Cancer fraudster Belle Gibson ‘adopted’ by Ethiopian community
Belle Gibson in the Shabo Media video. Photo: Facebook
Cancer fraudster Belle Gibson has resurfaced, wearing a headscarf and claiming to have been adopted by an Ethiopian community in Melbourne.
Gibson, whose Melbourne home was raided by the Victorian sheriff’s office over an unpaid $500,000 fine on Wednesday, calls herself Sanbotu in the footage.
Introducing herself in Oromo language, Gibson speaks at length about the political situation in Ethiopia, embedding herself as part of the community and giving them advice.
“Don’t act alone, don’t act without moral, stay strong in your identity,” she tells a reporter from Shabo Media, which uploaded the footage to its Facebook page.
“My heart is deeply embedded in the Oromo people. I feel blessed to be adopted by you.”
The revelation comes less than a day after the Sheriff’s Office of Victoria seized items from the convicted former wellness blogger’s Northcote home to sell to recoup her unpaid fine.
The federal court imposed the penalty in September 2017 after Gibson was found guilty of misleading and deceptive conduct. It found she misled her readers when she claimed alternative therapies and nutrition had cured her brain cancer.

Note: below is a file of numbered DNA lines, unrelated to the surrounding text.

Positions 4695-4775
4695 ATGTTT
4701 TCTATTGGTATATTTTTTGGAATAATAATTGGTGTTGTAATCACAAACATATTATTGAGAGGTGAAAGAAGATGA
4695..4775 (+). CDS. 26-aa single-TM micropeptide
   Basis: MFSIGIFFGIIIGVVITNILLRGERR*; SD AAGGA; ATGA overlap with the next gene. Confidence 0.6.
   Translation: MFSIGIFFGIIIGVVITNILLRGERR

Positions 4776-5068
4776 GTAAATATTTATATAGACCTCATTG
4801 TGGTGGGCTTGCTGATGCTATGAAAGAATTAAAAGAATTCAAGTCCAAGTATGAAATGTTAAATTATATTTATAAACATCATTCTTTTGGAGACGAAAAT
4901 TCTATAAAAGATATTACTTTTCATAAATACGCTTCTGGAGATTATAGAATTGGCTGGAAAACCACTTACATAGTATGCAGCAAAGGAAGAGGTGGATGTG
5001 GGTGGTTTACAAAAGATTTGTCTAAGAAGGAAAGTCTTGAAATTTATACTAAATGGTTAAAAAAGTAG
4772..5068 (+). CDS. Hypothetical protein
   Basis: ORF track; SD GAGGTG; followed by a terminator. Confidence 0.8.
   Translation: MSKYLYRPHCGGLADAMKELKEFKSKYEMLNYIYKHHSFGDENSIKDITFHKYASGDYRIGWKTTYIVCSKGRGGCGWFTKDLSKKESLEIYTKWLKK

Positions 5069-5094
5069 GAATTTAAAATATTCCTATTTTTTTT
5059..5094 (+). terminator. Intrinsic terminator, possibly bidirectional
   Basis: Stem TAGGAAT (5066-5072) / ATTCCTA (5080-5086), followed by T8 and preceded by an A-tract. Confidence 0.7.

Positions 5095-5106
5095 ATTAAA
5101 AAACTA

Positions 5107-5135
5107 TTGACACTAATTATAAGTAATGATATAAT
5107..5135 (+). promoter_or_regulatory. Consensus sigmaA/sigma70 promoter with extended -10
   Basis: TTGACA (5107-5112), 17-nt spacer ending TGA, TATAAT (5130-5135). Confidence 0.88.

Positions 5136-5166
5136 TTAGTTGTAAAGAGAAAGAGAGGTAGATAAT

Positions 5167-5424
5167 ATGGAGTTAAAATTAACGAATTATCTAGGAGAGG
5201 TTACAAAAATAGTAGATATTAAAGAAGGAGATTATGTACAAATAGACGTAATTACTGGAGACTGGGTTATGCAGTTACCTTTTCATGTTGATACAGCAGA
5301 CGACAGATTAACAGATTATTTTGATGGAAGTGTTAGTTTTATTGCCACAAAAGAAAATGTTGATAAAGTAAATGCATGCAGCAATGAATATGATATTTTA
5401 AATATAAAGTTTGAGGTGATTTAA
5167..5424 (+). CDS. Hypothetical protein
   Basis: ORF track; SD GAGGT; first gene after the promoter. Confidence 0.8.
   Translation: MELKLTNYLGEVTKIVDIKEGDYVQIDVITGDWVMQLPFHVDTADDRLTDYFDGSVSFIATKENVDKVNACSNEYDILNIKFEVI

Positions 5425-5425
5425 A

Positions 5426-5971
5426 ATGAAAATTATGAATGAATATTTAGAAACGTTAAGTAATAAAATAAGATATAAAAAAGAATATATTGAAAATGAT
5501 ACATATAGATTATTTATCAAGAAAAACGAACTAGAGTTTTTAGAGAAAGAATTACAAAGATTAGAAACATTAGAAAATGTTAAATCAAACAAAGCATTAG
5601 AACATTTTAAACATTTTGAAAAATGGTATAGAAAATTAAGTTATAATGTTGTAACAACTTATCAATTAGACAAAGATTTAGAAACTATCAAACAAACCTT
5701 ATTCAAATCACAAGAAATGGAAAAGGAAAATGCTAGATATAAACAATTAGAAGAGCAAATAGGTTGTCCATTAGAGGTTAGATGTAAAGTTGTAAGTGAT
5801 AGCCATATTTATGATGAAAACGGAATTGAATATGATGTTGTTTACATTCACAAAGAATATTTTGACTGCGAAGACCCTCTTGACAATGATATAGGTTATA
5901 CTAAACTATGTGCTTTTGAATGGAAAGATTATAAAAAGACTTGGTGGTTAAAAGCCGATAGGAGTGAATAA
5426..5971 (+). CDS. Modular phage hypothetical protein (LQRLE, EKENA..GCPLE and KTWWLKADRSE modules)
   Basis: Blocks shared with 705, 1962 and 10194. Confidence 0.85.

It was later revealed she never had the disease.
Gibson made $420,000 through a social media empire, cookbook and app based on the claims. She claimed to have donated much of her profits to charities but actually donated only about $10,000.
Gibson last appeared in court in June 2019, when it was revealed she had spent more than $90,000 in two years, including $13,000 on clothing, accessories and cosmetics. She had also travelled to Bali and Africa.
However, she said she could not pay her fine.
“I’m not in a position to pay a $410,000 fine at this stage,” she said.
Belle Gibson leaves the Federal Court in Melbourne in May 2019.
In the Facebook footage, Gibson discusses how the Oromo community in Melbourne is raising money for its members in Ethiopia.
She also gives an assurance her heart is deeply invested with the Oromo people, after seeing their character and values and feels ‘blessed’ to be adopted in the community after she started volunteering four years ago.
“I see no difference in your struggle and the struggle that I have for fighting for the liberation of Oromia,” Gibson says.
“This was a gift, a blessing that was given to me both by your people but also a blessing from our lord […] from Allah.”
Gibson’s Federal Court fine was imposed after action brought Consumer Affairs Victoria. The organisation said on Wednesday it would “continue to pursue Ms Gibson until [her debt] is repaid in full”.